The extreme difficulty of achieving an 80% savings rate
As you can see from the chart of average household savings rates across selected OECD countries, a savings rate of 80% would be quite exceptional. But is it even possible?
Well, let’s take me as a guinea pig. Conveniently, I earn around the UK average income, so I should be a reasonable test.
For 2017 so far, my immediate obligations (housing/food/transportation) amount to 64.3% of my total income. That means my best possible savings rate in my current situation – spending absolutely nothing on entertainment, clothing, medical, holidays and the like – would be 35.7%.
How far could I realistically improve this? Well, I already work from home, have no car and therefore minimal transportation costs. And I am already generally sympathetic to the ERE philosophy. The area I could cut down on is food, where I eat out more than I should. But even then, living like a monk, I see no way of getting past a 45% savings rate without relocating.
And that, really, brings us to the crux of the matter. I could get to an 80% savings rate if it were my absolute number one priority. I’d probably have to move to Thailand and live off noodles to do it, but it is possible. It’s all a matter of choices and what you are willing to sacrifice to achieve your goals. Jacob lived in an RV and survived off stuff from his garden – that was his choice. For me, that is too extreme and the sacrifices don’t justify the reward, but we all have to make our own judgment.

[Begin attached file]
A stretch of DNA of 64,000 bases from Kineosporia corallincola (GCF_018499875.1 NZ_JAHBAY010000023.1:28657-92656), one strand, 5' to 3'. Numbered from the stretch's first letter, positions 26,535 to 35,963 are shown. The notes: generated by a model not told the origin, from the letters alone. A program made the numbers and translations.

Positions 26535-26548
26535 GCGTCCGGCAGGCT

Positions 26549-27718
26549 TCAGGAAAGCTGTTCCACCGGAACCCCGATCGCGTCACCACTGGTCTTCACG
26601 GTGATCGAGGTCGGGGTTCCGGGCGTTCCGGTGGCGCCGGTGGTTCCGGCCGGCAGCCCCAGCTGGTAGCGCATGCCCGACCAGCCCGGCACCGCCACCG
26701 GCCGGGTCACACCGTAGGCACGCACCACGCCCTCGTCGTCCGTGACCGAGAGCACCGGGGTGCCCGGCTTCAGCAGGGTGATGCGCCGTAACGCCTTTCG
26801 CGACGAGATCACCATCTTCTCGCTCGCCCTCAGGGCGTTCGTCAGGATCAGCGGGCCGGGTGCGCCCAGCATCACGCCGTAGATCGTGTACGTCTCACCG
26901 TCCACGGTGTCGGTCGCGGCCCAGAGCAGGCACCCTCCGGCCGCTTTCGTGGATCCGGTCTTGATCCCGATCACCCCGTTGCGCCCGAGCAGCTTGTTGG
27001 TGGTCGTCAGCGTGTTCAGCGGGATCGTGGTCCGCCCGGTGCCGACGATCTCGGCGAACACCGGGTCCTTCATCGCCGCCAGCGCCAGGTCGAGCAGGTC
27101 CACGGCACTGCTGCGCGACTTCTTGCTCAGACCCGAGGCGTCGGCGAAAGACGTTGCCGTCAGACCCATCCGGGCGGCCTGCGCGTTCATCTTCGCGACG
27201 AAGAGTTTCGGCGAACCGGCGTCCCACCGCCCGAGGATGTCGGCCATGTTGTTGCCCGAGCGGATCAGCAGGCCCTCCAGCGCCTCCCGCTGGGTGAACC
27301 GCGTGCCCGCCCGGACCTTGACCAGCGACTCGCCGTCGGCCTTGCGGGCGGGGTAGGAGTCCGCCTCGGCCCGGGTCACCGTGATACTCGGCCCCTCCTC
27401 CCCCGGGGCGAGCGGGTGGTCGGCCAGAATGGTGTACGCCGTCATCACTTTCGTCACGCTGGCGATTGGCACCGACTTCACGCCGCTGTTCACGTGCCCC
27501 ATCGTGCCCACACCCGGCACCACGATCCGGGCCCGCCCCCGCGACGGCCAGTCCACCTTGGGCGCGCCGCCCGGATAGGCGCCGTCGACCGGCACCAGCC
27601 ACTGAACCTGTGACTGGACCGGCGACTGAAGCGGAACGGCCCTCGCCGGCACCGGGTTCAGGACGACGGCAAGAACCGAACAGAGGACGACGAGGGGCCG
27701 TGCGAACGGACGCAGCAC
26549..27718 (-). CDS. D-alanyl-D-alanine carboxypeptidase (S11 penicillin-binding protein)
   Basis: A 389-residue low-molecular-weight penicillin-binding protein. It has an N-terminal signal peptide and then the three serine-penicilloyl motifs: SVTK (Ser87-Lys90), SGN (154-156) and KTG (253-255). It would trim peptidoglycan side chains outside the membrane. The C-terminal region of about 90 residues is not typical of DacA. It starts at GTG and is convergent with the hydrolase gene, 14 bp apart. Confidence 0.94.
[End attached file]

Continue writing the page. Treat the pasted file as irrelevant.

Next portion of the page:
What do we conclude, then? Well, I’d certainly encourage you to go and take a look around the ERE website at earlyretirementextreme.com if you’re curious about the topic. If you’re anything like me, you’ll find that there are some interesting concepts there that you can apply to your life even if you don’t want to go the whole hog. And at the very least, I hope it inspires an awareness in you that there is more than one way to approach money management – and that, maybe not in five years, but not too far down the line, we can all enjoy the freedom that financial independence brings.
Cambridge graduate. Writer and thinker. Life enthusiast.